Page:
Head coach Ricky Rahne conducts Old Dominion’s first football practice of the spring on Kornblau Field at S.B. Ballard Stadium in Norfolk on Tuesday. (Kendall Warner/The Virginian-Pilot)
NORFOLK — Among the tweaks Ricky Rahne has made within his program since last season is the least subtle one of all, and he hopes it contributes to a tick upward in player comfort and team unity.
After his second season on the sideline at Old Dominion, which ended with an unsightly 3-9 record, Rahne completely rearranged his office in a manner designed keep the door open and encourage his players to duck in and say hi.
“It’s literally the exact opposite of what it was,” Rhane said.
“It had nothing to do with Feng-shui; it had to do with functionality.”
The same can be said of other changes within the program.
When the Monarchs began spring practice Tuesday afternoon at chilly S.B. Ballard Stadium, they did so with a handful of new policies designed to bring them closer together while becoming a better and more cohesive team.
Players no longer sit in team meetings exclusively with their position groups, a move designed to help players from across the team get to know each other.
Offseason minicamps allowed players to compete against more people than they had in the past.
The tweaks, the players believe, are working.
“We’re closer,” said junior wide receiver Javon Harvey, a former star at Lake Taylor High in Norfolk.
“I feel like we’re a closed fist, and not an open fist.”
A player runs through an offensive drill during Old Dominion’s first football practice of the season on Kornblau Field at S.B. Ballard Stadium in Norfolk, Va. on Tuesday, March 14, 2023. (Kendall Warner/The Virginian-Pilot)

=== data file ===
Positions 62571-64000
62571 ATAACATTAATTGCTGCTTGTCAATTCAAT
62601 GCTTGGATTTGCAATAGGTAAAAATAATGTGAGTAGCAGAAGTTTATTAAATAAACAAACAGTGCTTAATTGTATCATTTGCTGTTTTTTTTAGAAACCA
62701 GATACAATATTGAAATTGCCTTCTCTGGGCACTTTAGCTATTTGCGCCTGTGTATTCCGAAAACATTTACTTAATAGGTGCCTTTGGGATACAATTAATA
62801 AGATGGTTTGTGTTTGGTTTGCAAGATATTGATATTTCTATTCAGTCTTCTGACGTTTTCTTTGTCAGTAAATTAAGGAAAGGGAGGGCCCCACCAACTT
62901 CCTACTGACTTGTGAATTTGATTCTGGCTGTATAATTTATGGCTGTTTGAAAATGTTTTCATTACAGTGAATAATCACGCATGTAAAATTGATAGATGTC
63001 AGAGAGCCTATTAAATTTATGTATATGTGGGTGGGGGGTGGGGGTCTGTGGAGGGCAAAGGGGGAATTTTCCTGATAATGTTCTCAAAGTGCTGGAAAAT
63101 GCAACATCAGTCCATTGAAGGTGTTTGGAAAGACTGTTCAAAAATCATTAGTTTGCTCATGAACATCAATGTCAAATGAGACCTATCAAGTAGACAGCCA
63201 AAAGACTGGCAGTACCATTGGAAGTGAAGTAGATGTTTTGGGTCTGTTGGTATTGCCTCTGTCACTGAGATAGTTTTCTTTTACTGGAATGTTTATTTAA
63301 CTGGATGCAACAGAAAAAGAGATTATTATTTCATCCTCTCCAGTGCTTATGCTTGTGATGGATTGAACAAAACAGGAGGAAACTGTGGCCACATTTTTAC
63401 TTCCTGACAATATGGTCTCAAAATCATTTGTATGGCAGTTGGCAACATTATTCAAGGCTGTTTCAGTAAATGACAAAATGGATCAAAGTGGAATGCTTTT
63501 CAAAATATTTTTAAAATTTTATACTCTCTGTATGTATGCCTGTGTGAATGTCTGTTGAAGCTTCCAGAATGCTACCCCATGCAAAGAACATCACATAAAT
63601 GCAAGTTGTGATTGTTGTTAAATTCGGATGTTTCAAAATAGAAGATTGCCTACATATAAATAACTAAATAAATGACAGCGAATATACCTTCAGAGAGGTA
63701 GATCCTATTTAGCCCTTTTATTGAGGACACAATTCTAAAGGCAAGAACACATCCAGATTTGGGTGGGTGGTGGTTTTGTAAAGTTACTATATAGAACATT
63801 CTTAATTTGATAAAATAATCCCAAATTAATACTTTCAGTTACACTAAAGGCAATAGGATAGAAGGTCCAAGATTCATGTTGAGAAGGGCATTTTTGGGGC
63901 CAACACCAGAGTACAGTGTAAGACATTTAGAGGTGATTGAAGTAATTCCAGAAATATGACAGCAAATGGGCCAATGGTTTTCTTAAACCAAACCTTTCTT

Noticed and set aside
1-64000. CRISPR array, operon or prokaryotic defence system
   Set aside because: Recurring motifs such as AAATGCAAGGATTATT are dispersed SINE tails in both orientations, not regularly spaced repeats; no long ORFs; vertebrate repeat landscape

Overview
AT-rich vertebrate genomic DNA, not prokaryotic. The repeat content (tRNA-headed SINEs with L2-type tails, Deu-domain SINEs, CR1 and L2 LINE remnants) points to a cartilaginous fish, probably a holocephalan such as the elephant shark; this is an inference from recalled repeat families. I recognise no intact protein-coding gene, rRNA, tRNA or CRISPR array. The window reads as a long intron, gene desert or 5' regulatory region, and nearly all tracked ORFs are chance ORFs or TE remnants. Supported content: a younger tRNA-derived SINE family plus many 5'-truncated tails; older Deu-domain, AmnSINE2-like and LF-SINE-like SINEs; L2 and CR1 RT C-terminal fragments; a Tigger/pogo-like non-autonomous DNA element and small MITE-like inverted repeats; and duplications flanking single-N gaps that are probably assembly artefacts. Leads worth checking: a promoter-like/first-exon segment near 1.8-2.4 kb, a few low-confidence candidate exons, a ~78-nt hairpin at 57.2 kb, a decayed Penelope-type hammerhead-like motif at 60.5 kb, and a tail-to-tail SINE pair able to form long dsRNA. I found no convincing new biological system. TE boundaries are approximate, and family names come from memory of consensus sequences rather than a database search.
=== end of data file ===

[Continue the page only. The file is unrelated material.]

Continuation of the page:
Still, it’s only spring, which means there’s no such thing as job security.
Even All-American linebacker Jason Henderson, who led the nation in tackles last season, will have to look over his shoulder. But Rahne said he’s always practiced and played like he was.
“I think you’re always earning your job,” Rahne said. “Are there people with probably a leg up? Yeah. I think a guy like Jason Henderson and the production that he’s had is certainly going to give him a little bit more leeway. The thing is, though, about guys like that is the reason they’ve had so much production is because they refuse to use that leeway.”
One thing they are using is last season. The Monarchs started off with a 3-3 record, including a 49-21 win at Coastal Carolina, before ending 2022 with six straight losses.
The memories of that long skid have manifested during workouts.
“You can say you moved on, but you keep a little bit in the back of your mind,” said junior defensive tackle Alonzo Ford. “You’re in sprints and things like that [and] you see a guy maybe slacking a little bit, coming behind a little bit. You’re like, ‘Hey, come on. Pick it up. You know what happened last year. You don’t want those same results.’ ”
Rahne, a former Penn State offensive coordinator who took ODU to the Myrtle Beach Bowl in 2021 after his first season on the job was canceled due to the COVID-19 pandemic, is working to avoid another disappointing season one minor tweak at a time.
By the time the Monarchs open Sept. 2 at Virginia Tech against a team they upset in last season’s opener, Rahne hopes his changes will have the nexus in place team-wide.
Even where a desk sits in the spring can affect what happens in the fall.
“They’re not changed willy-nilly,” Rahne said. “They’re changed for good reasons.
“We’re not changing the main tenets of what we do. I’m always going to be looking for new and better ways to accomplish things and to encourage the things that I want done.”
Wire services are provided under license from Newswires (EIN).